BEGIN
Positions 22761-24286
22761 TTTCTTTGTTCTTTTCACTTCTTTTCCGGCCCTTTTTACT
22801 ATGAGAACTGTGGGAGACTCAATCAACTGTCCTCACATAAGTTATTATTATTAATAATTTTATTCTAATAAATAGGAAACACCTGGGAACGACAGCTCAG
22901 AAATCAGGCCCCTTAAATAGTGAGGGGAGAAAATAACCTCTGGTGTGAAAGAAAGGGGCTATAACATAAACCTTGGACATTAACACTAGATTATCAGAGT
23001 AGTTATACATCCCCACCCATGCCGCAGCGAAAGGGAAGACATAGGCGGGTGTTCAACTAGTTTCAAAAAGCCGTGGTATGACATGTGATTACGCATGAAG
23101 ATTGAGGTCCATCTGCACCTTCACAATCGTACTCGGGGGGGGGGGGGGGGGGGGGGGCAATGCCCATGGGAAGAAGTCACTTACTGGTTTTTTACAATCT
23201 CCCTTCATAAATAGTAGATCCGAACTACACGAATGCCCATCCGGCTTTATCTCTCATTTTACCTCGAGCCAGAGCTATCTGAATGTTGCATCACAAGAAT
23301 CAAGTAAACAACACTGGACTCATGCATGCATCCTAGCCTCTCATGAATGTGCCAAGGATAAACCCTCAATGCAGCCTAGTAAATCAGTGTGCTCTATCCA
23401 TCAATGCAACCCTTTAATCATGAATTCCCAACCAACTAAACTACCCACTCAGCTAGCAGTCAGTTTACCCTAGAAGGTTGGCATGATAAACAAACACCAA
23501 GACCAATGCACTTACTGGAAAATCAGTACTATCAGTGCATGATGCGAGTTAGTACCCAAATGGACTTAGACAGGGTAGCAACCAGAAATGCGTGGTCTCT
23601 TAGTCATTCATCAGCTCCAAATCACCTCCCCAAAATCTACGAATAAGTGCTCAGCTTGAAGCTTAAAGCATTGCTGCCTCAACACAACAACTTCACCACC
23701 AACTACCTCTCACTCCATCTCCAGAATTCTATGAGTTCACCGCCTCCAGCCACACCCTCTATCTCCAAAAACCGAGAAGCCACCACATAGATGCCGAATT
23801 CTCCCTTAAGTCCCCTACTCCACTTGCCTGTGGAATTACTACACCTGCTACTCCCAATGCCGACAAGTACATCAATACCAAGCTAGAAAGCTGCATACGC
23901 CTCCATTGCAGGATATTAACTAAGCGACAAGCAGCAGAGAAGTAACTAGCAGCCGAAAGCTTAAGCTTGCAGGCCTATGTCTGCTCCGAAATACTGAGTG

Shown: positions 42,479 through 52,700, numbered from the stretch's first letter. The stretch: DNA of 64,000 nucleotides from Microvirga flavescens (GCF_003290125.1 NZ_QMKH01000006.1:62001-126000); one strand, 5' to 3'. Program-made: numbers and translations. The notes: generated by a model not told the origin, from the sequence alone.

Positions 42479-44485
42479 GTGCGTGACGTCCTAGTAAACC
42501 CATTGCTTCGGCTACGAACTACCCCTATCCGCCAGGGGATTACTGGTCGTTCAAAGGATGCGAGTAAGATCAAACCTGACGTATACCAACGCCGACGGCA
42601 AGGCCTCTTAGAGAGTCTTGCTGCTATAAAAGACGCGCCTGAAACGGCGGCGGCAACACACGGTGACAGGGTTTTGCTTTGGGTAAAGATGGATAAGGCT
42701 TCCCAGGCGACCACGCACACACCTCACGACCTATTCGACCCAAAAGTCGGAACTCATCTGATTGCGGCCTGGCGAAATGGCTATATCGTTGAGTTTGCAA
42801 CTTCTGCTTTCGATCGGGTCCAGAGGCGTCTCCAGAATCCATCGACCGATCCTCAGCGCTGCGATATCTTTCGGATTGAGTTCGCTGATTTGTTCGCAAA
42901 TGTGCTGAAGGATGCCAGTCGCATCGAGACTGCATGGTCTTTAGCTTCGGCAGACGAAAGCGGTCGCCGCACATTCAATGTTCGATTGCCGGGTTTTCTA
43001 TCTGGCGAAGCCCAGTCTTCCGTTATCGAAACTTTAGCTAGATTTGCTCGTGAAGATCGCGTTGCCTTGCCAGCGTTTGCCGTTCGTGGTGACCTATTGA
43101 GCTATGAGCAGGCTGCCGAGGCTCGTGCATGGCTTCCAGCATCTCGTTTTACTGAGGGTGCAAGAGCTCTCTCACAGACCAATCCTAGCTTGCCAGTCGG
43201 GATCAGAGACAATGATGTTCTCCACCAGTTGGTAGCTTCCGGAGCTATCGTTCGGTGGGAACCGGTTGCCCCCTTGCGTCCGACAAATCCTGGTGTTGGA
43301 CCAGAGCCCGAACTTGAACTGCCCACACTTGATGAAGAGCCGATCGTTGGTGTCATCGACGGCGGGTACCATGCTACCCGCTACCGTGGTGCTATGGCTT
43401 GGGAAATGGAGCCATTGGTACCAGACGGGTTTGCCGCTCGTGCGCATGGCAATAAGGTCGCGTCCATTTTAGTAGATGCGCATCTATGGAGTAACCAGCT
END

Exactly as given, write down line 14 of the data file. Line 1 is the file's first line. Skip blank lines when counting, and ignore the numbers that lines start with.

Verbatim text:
23901 CTCCATTGCAGGATATTAACTAAGCGACAAGCAGCAGAGAAGTAACTAGCAGCCGAAAGCTTAAGCTTGCAGGCCTATGTCTGCTCCGAAATACTGAGTG